The CSS -moz-linear-gradient Mozilla extension property value was introduced in Gecko 1.9.2 (Firefox 3.6). Gradients are smooth transitions between two or more specified colors. Use of CSS gradients can replace images and reduce download time, create a more flexible layout, and look better while zooming. Firefox supports two kinds of CSS gradients: linear and radial.

Mozilla currently only supports CSS gradients as values of the background-image property, as well as within the shorthand background. You specify a gradient value instead of an image URL.

The -moz-linear-gradient property does not allow repeating gradients. For this functionality, see -moz-repeating-linear-gradient.


Values are separated with a comma which is not followed by a space.

Value Description
<point> A position, interpreted in the same way as background-position or -moz-transform-origin. This is used to define the starting point of the gradient. It can be specified as a percentage, in pixels, or using left, center, or right for horizontal and top, center, or bottom for vertical positioning. Positions start from the top left corner of the affected element. If only one of the horizontal or vertical positioning is specified, the other direction defaults to center.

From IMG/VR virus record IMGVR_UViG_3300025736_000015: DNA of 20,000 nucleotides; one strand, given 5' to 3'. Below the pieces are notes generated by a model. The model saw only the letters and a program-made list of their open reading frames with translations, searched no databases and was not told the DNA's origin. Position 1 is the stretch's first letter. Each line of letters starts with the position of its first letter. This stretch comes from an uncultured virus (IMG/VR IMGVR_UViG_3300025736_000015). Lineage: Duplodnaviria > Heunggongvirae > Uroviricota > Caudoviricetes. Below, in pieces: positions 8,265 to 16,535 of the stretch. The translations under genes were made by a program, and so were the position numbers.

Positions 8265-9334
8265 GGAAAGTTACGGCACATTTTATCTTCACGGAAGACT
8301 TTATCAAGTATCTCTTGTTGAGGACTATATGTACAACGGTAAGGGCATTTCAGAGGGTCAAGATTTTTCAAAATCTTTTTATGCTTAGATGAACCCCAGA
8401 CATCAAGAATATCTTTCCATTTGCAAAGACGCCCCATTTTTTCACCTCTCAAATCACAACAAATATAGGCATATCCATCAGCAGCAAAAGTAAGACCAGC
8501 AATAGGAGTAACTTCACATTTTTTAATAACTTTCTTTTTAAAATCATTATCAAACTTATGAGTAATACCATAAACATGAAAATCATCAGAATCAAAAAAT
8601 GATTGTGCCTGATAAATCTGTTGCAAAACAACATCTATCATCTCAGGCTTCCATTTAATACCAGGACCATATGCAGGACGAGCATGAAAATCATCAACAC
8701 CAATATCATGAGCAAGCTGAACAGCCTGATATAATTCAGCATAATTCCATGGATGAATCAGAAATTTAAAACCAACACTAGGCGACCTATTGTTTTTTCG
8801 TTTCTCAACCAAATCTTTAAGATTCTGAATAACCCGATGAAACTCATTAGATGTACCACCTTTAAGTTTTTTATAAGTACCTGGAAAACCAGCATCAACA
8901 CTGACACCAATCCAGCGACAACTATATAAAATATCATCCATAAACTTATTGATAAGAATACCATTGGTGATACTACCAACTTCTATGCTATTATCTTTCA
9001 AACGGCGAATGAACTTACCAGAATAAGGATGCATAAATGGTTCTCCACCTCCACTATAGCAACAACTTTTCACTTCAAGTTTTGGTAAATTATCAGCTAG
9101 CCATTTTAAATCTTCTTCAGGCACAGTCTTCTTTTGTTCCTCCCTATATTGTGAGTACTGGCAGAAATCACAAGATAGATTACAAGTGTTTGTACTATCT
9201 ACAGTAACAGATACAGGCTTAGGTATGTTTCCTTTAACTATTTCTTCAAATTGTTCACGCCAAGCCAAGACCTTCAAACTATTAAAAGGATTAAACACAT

<angle> An angle of direction for the gradient. Angles are positive or negative integers followed by deg (45deg).
<stop> This value is comprised of a color value, followed by an optional stop position (either a percentage between 0% and 100% or a length value along the gradient axis). Rendering of color-stops in CSS gradients follows the same rules as color-stops in SVG gradients.

CSS examples:

body {

that will produce:

Moz-linear-gradient Example1.png

background-image: -moz-linear-gradient(left, red, orange, yellow, green, blue, indigo, violet);

will produce:

Moz-linear-gradient Example2.png

background: -moz-linear-gradient(top left, red, rgba(255,0,0,0));

will produce:

Moz-linear-gradient Example3.png